measles, mumps and rubella vaccine (live)
This is a summary of the European public assessment report (EPAR) for M-M-RVaxPro. It explains how the Agency assessed the medicine to recommend its authorisation in the EU and its conditions of use. It is not intended to provide practical advice on how to use M-M-RVaxPro.
For practical information about using M-M-RVaxPro, patients should read the package leaflet or contact their doctor or pharmacist.
What is M-M-RVaxPro and what is it used for?
M-M-RVaxPro is a vaccine used to protect adults and children aged 12 months or older against measles, mumps, and rubella (German measles). Under some special circumstances, it can also be used in babies as young as nine months.
M-M-RVaxPro contains live attenuated (weakened) measles, mumps and rubella viruses.
How is M-M-RVaxPro used?
M-M-RVaxPro is available as a powder and solvent that are made up into a suspension for injection.
It is given as one dose injected into a muscle or under the skin, preferably in the thighs of younger children and the shoulder in older children and adults. For people with thrombocytopenia (low blood platelet counts) or any problems with blood clotting, the vaccine should only be injected under the skin to avoid bleeding. People who did not respond to the first dose can be given a second dose after at least four weeks.
Babies between nine and 12 months can be given the vaccine if they are considered to be at special risk, for example, if there is an outbreak in a day-care centre or the baby is travelling to an area where measles is common. They should be re-vaccinated at between 12 and 15 months. They may also be given an additional vaccination against measles.
The vaccine can only be obtained with a prescription. It is given according to official recommendations.
How does M-M-RVaxPro work?
M-M-RVaxPro is a vaccine. Vaccines work by ‘teaching’ the immune system (the body’s natural defences) how to defend itself against a disease. M-M-RVaxPro contains small amounts of weakened forms of the viruses that cause measles, mumps, and rubella. When a person is given the vaccine, the immune system recognises the weakened viruses as ‘foreign’ and makes antibodies against them. In the future, the immune system will be able to produce antibodies more quickly when it is exposed to any of these viruses. This will help to protect against diseases caused by these viruses.
What benefits of M-M-RVaxPro have been shown in studies?
M-M-RVaxPro has been shown in studies to be effective at triggering the production of a sufficient amount of antibodies to protect against measles, mumps, and rubella.
In a study of 1,279 children, M-M-RVaxPro triggered the same level of immune response as a comparator vaccine, with more than 98% of vaccinated patients having sufficient levels of antibodies against the three viruses. A second study in 1,997 children looking specifically at mumps showed that M-M-RVaxPro led to sufficient amounts of antibodies against mumps, while a third study in 776 children showed that immune responses triggered by M-M-RVaxPro were the same regardless of whether it was injected into a muscle or under the skin.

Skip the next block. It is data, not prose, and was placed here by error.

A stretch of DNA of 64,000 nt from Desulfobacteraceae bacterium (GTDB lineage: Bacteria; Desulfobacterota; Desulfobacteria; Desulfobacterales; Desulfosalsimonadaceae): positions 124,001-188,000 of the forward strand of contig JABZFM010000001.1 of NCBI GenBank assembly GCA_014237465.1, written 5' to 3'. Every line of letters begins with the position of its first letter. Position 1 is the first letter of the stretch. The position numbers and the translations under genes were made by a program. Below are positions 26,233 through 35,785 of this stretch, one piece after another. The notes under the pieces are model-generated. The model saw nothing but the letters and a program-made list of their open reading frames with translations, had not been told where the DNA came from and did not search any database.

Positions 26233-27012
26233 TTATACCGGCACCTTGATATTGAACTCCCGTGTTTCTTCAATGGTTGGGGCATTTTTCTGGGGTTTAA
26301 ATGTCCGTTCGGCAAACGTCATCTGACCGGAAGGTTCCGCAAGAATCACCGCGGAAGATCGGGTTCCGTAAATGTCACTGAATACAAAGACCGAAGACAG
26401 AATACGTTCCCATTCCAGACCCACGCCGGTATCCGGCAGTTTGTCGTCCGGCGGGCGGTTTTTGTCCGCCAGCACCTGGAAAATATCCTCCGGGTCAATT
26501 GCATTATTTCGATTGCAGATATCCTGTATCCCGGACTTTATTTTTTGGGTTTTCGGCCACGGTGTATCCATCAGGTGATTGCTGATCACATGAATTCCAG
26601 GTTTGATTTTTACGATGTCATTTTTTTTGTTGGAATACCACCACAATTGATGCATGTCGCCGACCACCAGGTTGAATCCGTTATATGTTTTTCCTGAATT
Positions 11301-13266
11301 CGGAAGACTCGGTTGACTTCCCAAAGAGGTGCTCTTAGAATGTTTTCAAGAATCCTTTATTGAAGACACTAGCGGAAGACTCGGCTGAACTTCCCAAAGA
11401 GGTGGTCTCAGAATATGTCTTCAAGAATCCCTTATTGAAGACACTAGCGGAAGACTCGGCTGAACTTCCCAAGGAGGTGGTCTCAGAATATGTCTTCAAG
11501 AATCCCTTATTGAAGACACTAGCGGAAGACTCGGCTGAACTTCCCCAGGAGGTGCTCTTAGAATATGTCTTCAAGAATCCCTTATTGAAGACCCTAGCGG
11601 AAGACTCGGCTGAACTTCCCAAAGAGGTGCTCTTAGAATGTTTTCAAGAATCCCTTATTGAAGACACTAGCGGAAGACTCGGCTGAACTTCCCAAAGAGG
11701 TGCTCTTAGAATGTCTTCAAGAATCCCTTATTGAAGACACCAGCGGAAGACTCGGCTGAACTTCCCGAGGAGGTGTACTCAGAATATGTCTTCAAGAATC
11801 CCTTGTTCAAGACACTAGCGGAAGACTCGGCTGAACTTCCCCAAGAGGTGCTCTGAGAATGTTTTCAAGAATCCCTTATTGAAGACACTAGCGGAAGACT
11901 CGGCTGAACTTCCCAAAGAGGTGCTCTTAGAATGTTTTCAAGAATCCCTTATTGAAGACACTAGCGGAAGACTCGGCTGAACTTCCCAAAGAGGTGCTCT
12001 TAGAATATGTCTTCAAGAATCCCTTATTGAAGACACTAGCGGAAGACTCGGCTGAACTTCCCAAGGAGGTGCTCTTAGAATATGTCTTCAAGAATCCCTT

A fourth study in 1,620 babies was carried out with ProQuad (a vaccine that contains similar weakened viruses to those of M-M-RVaxPro). This study showed that, after the second dose, the production of antibodies against mumps and rubella in babies who started vaccination as young as nine months was similar to those of babies who started vaccination at 12 months. However, the immune response for measles was lower in babies who started vaccination at nine months.
What are the risks associated with M-M-RVaxPro?
The most common side effects with M-M-RVaxPro (seen in more than 1 patient in 10) are fever (38.5°C or higher), and injection site redness, pain and swelling. Injection site reactions were less common when the vaccine was injected into a muscle. For the full list of all side effects reported with M-M-RVaxPro, see the package leaflet.
M-M-RVaxPro should not be used in people who may be hypersensitive (allergic) to any measles, mumps or rubella vaccine, or to any of the ingredients, including neomycin (an antibiotic). M-M-RVaxPro must not be given during pregnancy, any illness with fever (over 38.5°C) or active untreated tuberculosis (TB). It must also not be given to patients with certain blood or immune diseases. For the full list of restrictions, see the package leaflet.
Why is M-M-RVaxPro approved?
The CHMP decided that M-M-RVaxPro’s benefits are greater than its risks and recommended that it be given marketing authorisation.
What measures are being taken to ensure the safe and effective use of M-M-RVaxPro?
The company that makes M-M-RVaxPro will continue to monitor the side effects to see if using recombinant albumin in the manufacturing process of M-M-RVaxPro leads to side effects such as allergic reactions.
Recommendations and precautions to be followed by healthcare professionals and patients for the safe and effective use of M-M-RVaxPro have also been included in the summary of product characteristics and the package leaflet.
Other information about M-M-RVaxPro
The European Commission granted a marketing authorisation valid throughout the European Union for M-M-RVaxPro on 5 May 2006.
The full EPAR for M-M-RVaxPro can be found on the Agency’s website: ema.europa.eu/Find medicine/Human medicines/European Public Assessment Reports. For more information about treatment with M-M-Rvaxpro, read the package leaflet (also part of the EPAR) or contact your doctor or pharmacist.
This summary was last updated in 04-2017.